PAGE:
October 17
First Committee Agenda Item 98 (c): Nuclear disarmament

Statement by H.E. Archbishop Bernardito Auza
Apostolic Nuncio, Permanent Observer of the Holy See
Seventy-first Session of the United Nations General Assembly
First Committee Agenda Item 98 (c): Nuclear disarmament
New York, 17 October 2016

Mr. Chair,

The Holy See has called for a total ban on nuclear weapons since the dawn of the nuclear age. In February 1943, two years and a half before the Trinity test, Pope Pius XII had already voiced deep concern regarding the violent use of atomic energy. After Hiroshima and Nagasaki, observing the totally uncontrollable and indiscriminate consequences of nuclear weapons, Pope Pius XII demanded the effective proscription of atomic warfare, calling the arms race a costly relationship of mutual terror. My delegation would like to reiterate Pope Francis’ conviction that “the desire for peace and fraternity planted deep in the human heart will bear fruit in concrete ways to ensure that nuclear weapons are banned once and for all, to the benefit of our common home.”

The Holy See echoes the cry of humanity to be freed from the specter of nuclear warfare. It is important for every schoolchild to know that a nuclear war would have horrendous consequences for people and the whole planet. Thus the Holy See actively participates in the conferences on the humanitarian impact of nuclear weapons, and regularly supports the resolutions this Committee adopts and the steps individual States take that will contribute to nuclear disarmament and to the general and complete disarmament called for by Article VII of the Treaty of Non-Proliferation of Nuclear Weapons (NPT).

Nuclear arms offer a false sense of security and the uneasy peace promised by nuclear deterrence is a tragic illusion. The indefinite possession of nuclear weapons is morally wrong, “an affront to the entire framework of the United Nations” and contradicts the United Nation’s vocation of service to humanity and the global common good.  The so-called “doctrine of nuclear deterrence” has made nuclear non-proliferation and nuclear disarmament more difficult, and raises the possibility of the actual intentional or accidental deployment of nuclear weapons.

Nuclear weapons cannot create a stable and secure world. Peace and international stability cannot be established on mutually assured destruction or on the threat of total annihilation. Lasting peace cannot be guaranteed by the maintenance of a balance of terror. On the contrary, “Peace must be built on justice, socio-economic development, freedom, respect for human rights, and the participation of all in public affairs and the building of trust between peoples.”

The NPT enjoins us to make "good faith" efforts to negotiate the elimination of nuclear weapons and put in place confidence-building measures. The modernization programs of the nuclear weapons States, however, persist. Boycotts, threats and other forms of dissuasion against countries suspected of developing nuclear weapons will continue to lack credibility as long as nuclear weapons States not only hold onto but upgrade their nuclear weapons. For the NPT to be successful and general and complete disarmament to be achieved, nuclear weapons States must divest themselves of their nuclear arsenal, under strict international verification. This is part of the “grand bargain” that was and is the NPT.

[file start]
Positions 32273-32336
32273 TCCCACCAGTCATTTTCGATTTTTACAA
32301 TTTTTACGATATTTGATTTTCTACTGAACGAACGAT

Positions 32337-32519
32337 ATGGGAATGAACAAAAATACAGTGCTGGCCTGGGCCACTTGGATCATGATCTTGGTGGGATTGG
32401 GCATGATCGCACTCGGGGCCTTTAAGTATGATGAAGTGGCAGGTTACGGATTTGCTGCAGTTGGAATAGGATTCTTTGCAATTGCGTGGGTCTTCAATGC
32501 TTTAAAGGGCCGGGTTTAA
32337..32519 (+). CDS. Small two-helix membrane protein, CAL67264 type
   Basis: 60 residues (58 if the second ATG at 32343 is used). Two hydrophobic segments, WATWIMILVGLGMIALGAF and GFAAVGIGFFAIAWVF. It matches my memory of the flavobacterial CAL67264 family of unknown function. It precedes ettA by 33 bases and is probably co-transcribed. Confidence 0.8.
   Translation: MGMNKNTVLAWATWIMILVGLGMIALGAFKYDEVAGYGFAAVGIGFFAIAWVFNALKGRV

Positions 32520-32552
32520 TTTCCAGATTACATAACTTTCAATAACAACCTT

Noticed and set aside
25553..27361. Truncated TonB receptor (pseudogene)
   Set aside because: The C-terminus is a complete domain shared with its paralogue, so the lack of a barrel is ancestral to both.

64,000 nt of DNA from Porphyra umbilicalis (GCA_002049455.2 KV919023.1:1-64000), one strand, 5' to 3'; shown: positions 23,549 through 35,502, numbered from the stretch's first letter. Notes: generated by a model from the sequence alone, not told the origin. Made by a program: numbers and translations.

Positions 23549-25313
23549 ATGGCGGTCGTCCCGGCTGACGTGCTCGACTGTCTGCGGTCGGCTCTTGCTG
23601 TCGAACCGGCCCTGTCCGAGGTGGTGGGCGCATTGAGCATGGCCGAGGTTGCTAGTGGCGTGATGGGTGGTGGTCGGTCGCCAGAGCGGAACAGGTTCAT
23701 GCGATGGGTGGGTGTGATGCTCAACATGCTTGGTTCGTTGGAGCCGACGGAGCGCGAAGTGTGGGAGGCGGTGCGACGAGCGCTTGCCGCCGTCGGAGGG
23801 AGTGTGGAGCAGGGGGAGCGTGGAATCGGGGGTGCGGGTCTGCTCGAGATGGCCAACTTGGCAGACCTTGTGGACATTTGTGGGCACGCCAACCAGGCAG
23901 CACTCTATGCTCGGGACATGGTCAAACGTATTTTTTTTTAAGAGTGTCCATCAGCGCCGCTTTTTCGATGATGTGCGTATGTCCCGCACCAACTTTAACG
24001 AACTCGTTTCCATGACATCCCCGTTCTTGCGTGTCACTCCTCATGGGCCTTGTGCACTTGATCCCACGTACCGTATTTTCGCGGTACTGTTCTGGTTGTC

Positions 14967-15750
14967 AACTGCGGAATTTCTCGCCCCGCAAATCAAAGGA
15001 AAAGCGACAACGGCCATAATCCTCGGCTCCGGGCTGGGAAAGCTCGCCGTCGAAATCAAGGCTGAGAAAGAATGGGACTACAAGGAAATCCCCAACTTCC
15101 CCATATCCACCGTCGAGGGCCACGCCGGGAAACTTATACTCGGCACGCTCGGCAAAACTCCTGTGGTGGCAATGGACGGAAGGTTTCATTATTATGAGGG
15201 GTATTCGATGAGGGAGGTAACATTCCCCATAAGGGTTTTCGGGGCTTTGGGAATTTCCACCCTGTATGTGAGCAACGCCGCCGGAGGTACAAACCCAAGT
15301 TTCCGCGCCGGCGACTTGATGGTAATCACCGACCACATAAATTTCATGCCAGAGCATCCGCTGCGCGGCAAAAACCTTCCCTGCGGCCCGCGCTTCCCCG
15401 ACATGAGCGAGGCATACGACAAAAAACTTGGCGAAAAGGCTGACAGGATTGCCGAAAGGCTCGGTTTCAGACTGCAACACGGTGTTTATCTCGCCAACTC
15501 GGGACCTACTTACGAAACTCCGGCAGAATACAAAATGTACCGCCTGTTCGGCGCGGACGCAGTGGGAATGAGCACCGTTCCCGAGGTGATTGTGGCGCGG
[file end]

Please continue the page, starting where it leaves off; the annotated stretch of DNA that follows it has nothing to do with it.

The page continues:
Eight years ago, the Secretary-General launched a Five-Point Plan for Nuclear Disarmament, the centerpiece of which is the negotiation of a Nuclear Weapons Convention or a framework of instruments leading directly to a global ban on nuclear weapons. This Committee should therefore seriously pursue the recommendation made by the Open-Ended Working Group, with the majority support of the participating States, that the General Assembly convene a conference in 2017 “to negotiate a legally-binding instrument to prohibit nuclear weapons, leading towards their total elimination.” It is incumbent upon this Committee to redouble its efforts to advance the recommendations of the Open-Ended Working Group, especially at a time when the disarmament machinery is at a standstill.

Mr. Chair,

The Holy See continues to urge for the rapid entry into force of the Comprehensive Nuclear Test-Ban Treaty (CTBT), which has just marked the twentieth anniversary of its opening for signature. It welcomes the adoption on September 23 of UN Security Resolution 2310, urging the eight States whose ratification remains necessary for the entry into force of the CTBT to sign and/or ratify it. There is no reason for procrastination.

The Holy See reaffirms its support of the NPT as vital to international peace and security and laments our collective failure to move forward with a positive disarmament agenda. As Pope Francis said in his Address to the General Assembly in September 2015, “There is an urgent need to work for a world free of nuclear weapons, in full application of the Non-Proliferation Treaty, in letter and spirit, with the goal of a complete prohibition of these weapons.”

Finally, the Holy See believes that negotiations on nuclear non-proliferation and nuclear disarmament must be accompanied by negotiations on the balances and dispositions of conventional forces and their reductions, in the spirit of Article VII of the NPT.

The task we face is arduous and the challenges are multifaceted, but we must face them with hope, resolve and confidence.

Thank you, Mr. Chair.
Pope Francs, Message to the President of the Vienna Conference on the Humanitarian Impact of Nuclear Weapons, December 2014.
Pope Francis, Address to the UN General Assembly, 25 September 2015.
Message of His Holiness Pope Francis on the occasion of the Vienna Conference on the Humanitarian Impact of Nuclear Weapons, December 2014.